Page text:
Long Island Entertainers Renew Calls For COVID-19 Relief

Adventureland in Farmingdale is Long Island’s longest-running amusement park.

Long Island entertainment industry leaders renewed Friday their push for Congress to pass legislation that would bail out businesses struggling to bounce back after being shut down due to the coronavirus pandemic.

The Save Our Stages Act, which would provide financial relief for music venues, theaters, and others in the entertainment industry, is pending in the U.S. Senate after passing last month in the U.S. House of Representatives. Some in the industry have gotten creative while it waits for help to arrive. 

“We pivoted to bring our Adventureland family to the Long Island community,” Steve Gentile, managing partner and owner of Adventureland in Farmingdale, said of the amusement park switching to drive-in movies and drive-in concerts this summer.

Amusement parks and large concert venues statewide were closed along with most other businesses to curb the spread of coronavirus when its spread peaked in New York in March. But such venues were among a handful of industries that were left out of the fourth and final phase of the reopening plan. So were gyms, bowling alleys, casinos, malls, and movie theaters, but those industries were belatedly allowed to reopen.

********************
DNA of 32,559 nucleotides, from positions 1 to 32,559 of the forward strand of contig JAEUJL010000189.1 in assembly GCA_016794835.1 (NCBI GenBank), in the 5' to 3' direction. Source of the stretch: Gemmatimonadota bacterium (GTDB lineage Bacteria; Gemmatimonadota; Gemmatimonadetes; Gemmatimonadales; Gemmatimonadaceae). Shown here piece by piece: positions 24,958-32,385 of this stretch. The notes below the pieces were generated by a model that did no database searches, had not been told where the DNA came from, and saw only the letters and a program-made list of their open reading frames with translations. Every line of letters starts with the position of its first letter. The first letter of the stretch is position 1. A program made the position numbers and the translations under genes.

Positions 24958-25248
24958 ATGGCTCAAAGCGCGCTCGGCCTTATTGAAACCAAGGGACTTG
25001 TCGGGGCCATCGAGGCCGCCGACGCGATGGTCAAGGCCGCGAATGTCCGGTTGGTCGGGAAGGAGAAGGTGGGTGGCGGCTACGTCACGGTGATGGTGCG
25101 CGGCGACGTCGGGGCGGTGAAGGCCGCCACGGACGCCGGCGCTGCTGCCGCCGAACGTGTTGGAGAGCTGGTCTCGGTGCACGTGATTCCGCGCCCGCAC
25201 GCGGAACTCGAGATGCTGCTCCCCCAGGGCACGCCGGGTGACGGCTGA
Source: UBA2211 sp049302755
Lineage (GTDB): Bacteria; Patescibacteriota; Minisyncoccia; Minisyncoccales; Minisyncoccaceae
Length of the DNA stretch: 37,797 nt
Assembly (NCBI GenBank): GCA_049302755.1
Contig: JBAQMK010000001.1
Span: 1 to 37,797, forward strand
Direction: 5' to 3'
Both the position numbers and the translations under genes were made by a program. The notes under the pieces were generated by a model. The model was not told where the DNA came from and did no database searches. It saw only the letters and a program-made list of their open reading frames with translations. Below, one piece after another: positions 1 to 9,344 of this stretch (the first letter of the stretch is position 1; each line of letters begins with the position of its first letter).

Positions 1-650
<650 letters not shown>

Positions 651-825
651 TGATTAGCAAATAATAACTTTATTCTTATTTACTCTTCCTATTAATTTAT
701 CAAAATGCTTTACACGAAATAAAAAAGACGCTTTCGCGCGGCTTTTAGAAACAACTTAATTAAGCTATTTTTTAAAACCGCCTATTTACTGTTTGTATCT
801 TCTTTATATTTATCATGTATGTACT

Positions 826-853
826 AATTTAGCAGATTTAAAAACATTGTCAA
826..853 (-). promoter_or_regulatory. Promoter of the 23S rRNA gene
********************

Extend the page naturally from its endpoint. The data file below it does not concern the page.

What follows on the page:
“This is something I haven’t seen in my 30 years of doing this,” said Brian Rosenberg, an entertainment industry publicist. 

Supporters previously started a petition urging New York State to allow Adventureland to reopen. Its normal season would have ended last month. Now Gentile is hoping it will get the green light to resume operations in the spring.

“I’ve learned as we’ve gone through the pandemic that one of the most important things you can do is two-fold,” said Babylon Town Supervisor Rich Schaffer. “Listen to the medical professionals and listen to the operation professionals.”

Related Story: Laser Bounce Family Fun Center Owner Calls on Cuomo To Reopen Attractions

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